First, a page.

and the provision of some medical costs. The defendants submitted that these proceedings should not have been brought in the District Court, but should have been brought in the Local Court, and that due to the plaintiff's failure to do so, no costs should have been awarded. The defendants submitted that the plaintiff enjoyed a much better state of health than alleged, as revealed by the medical and surveillance evidence.
Her Honour considered the inconsistencies between the cases submitted and found it necessary to set out the principles from the relevant case law in coming to her decision.
Her Honour considered that the problem identified in the Dean Case was that any reference to costs, including references of the kind made in offers under consideration in the present case, with the one exception referred to in the Rule, fatally taints the offer of compromise.
Her Honour, in citing the decision in the Dean Case, questioned whether an offer of compromise containing references to costs was still capable of being valid. She noted the change of direction by the Court of Appeal and the cases that closely followed this decision9, and decisions where the direction in the Dean Case was distinguished or not followed10.
Her Honour considered that there appeared to be a conflict as to how the decision in the Dean Case should be interpreted. Her Honour noted a series of decisions throughout 2010 and 2011 where argument in relation to indemnity costs was heard where references to costs ("plus costs, exclusive of costs, or plus costs as agreed or assessed") were determined without reference to the decision in the Dean Case or to any invalidity of the offer of compromise pursuant to Rule 20.2611. Her Honour also considered the decision of Johnstone DCJ in Stevanovic v McIndoe (Costs)12 who rejected a submission that an offer of compromise "plus costs on a full and final basis" was invalid, without referring to the decision in the Dean Case.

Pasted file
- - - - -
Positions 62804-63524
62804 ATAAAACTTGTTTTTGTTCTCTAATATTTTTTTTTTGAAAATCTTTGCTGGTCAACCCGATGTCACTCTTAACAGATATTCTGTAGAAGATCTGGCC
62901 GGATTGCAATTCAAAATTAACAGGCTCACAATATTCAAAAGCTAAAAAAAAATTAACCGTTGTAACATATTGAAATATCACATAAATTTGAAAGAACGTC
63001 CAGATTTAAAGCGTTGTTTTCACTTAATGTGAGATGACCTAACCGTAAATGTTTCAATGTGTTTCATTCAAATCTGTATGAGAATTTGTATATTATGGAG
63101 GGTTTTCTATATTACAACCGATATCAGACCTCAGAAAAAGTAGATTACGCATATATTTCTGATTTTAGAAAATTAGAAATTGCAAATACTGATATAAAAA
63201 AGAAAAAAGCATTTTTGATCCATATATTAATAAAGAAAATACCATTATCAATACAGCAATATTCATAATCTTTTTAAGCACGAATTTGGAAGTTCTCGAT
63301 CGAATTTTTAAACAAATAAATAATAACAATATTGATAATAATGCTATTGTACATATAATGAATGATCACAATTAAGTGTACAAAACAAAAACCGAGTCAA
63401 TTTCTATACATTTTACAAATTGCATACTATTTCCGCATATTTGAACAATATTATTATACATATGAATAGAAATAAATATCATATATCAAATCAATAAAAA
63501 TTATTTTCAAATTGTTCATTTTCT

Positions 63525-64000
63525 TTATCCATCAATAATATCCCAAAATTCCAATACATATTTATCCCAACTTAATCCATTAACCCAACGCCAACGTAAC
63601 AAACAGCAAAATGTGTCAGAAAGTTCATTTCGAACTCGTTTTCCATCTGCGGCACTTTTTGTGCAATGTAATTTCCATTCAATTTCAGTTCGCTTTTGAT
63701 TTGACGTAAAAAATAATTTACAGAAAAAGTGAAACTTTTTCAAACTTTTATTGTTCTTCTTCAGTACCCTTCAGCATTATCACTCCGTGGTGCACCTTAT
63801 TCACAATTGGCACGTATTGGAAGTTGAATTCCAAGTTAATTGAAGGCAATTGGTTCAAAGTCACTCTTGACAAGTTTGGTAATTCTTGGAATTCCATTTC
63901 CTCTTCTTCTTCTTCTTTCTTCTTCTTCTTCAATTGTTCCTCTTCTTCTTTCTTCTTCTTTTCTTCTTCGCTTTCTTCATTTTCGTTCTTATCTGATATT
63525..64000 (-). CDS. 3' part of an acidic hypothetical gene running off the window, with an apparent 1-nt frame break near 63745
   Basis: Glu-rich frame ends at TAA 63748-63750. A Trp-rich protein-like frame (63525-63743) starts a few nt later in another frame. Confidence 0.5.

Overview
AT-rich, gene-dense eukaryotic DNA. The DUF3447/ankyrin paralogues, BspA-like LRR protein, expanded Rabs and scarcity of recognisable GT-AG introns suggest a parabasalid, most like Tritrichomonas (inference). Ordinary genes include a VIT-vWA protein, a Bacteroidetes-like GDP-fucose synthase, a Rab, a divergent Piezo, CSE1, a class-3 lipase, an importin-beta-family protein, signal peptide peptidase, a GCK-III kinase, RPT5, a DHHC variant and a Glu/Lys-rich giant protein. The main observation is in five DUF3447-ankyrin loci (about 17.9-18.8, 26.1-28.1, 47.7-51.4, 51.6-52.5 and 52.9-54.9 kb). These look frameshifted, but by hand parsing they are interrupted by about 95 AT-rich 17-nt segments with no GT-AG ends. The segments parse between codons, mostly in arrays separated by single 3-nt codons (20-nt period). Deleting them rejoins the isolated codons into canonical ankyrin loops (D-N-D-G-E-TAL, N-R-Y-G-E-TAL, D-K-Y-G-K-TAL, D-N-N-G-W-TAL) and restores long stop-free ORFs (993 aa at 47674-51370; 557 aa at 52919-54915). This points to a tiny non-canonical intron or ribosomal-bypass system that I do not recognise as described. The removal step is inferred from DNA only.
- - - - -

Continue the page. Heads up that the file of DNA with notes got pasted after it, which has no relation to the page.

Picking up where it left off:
Her Honour considered the decision in the Old Case13, relied upon by both parties, and considered that it would not be appropriate for her to follow the well-reasoned arguments of Beazley JA in dissent. Her Honour decided, in preference to the majority judgment of the Court of Appeal, consistent with the Court of Appeal's decision in the Dean Case, that the defendants'application for indemnity costs should be dismissed based upon their offers of compromise.